Incidental findings on Computed Tomographic Pulmonary Angiography in patients with suspected Pulmonary Embolism and normal chest radiograph
Keywords:Pulmonary embolism, Computed Tomographic Pulmonary Angiography (CTPA), Incidental findings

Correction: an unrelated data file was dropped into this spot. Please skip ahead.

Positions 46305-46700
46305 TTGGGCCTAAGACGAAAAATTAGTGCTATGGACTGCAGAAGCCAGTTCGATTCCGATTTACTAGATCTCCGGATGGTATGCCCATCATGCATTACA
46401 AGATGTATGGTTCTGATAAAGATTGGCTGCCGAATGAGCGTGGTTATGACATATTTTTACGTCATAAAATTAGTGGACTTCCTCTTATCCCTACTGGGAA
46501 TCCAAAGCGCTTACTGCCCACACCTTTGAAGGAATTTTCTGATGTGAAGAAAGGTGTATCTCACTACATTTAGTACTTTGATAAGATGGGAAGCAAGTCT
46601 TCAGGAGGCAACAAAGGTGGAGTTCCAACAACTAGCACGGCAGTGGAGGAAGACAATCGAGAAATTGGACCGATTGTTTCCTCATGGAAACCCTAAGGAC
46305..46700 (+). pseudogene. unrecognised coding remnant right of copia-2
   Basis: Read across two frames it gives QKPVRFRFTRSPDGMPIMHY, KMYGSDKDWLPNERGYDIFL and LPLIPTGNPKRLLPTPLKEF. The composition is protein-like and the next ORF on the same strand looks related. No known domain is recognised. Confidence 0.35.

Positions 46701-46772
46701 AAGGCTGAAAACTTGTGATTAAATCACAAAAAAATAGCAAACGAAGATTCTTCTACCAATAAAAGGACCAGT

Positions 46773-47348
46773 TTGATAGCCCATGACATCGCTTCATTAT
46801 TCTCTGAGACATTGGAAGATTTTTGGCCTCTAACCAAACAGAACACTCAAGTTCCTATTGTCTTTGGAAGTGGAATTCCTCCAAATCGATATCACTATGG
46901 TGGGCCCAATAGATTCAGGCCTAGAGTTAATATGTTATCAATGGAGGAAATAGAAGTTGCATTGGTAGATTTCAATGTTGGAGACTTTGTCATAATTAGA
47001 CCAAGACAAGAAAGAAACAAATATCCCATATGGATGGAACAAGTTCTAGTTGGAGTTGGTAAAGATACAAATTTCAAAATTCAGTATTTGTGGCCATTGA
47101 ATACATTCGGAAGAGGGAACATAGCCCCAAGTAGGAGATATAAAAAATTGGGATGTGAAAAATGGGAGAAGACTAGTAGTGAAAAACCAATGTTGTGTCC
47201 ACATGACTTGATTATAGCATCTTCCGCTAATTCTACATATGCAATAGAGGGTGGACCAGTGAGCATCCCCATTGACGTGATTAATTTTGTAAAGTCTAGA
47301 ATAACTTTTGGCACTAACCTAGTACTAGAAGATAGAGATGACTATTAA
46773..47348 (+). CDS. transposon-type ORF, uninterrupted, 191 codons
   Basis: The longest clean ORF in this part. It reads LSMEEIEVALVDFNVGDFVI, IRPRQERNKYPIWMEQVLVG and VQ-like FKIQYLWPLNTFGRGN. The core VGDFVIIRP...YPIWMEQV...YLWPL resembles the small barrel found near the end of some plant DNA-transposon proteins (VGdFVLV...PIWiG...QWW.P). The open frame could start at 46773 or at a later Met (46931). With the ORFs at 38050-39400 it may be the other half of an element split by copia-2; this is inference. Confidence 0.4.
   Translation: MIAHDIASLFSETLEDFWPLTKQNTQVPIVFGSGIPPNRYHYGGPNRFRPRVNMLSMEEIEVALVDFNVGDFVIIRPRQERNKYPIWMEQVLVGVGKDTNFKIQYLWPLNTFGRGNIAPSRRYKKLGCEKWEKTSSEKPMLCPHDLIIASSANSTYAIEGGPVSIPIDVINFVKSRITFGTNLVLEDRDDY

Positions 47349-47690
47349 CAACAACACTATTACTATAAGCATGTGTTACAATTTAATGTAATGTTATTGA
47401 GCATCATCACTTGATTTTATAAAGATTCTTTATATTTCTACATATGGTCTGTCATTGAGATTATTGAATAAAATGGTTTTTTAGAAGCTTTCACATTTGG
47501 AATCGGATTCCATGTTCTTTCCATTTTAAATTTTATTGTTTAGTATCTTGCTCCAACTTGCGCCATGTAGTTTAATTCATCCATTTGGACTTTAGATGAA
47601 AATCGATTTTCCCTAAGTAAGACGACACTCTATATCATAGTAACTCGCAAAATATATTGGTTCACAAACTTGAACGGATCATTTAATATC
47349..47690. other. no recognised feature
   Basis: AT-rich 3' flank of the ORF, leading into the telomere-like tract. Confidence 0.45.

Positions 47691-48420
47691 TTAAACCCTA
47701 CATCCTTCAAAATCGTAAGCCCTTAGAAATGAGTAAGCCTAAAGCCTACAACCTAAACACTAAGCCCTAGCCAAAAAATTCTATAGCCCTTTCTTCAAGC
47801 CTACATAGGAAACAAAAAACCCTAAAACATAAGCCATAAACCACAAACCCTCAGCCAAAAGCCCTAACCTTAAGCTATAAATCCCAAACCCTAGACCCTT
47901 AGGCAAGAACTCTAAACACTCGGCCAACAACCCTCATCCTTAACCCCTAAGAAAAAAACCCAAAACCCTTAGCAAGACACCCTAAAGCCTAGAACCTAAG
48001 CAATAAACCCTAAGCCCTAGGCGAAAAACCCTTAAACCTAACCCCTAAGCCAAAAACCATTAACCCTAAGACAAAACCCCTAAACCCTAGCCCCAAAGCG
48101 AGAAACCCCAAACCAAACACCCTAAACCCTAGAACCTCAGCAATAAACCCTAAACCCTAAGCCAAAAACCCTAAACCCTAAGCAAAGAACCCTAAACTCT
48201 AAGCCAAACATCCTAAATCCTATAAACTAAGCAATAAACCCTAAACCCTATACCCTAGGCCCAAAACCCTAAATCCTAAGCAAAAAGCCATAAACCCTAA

AbstractBackground: Certain signs and symptoms (even non specific ones) unexplained by other pathology should raise the possibility of pulmonary embolism (PE) and trigger a workup. Computed Tomographic Pulmonary Angiography (CTPA) is the recommended primary imaging tool in patients with suspected pulmonary embolism. This diagnostic tool (CTPA) is far more sensitive than plain chest X-ray in detecting various abnormalities which may easily be missed by plain chest X-ray film.Objective: The purpose of this sturdy was to assess the detection rate for PE for all patients who underwent CTPA between January 2014 and December 2015 and describe other radiological abnormalities in addition to PE, with particular reference to those not observed on contemporaneous plain CXR.Methodology: This is a retrospective study. Two hundred and eighty (280) patients who had CTPA (and Chest X-ray) performed during two years period as a part of their workup for suspected pulmonary embolism were included. Radiological diagnoses were cross checked with medical notes, electronic discharge summaries and pathology reports where appropriate.Results: Two hundred and eighty (280) patients underwent CTPA for suspected PE (Female 57%). Overall, 56 (20%) patients had evidence of PE. Initial CXR was normal in 176 (63%). Of these, 40 (23%) had evidence of PE. Additional diagnostic findings were seen in 20 (11%) patients with a PE and 49 (28 %) with no evidence of PE, accounting for 69 (39%) of all patients with a normal CXR.Conclusion: One in five CTPA (20%) confirmed the diagnosis of PE. CTPA is far superior to plain chest radiography at providing a diagnosis in patients investigated for PE. It may help find other explanation for the symptoms even when no PE is present. Incidental findings are commonly identified by CTPA despite a normal CXR. Many of these findings are may be clinically relevant and may lead to further investigations including repeat imaging with associated cost implications.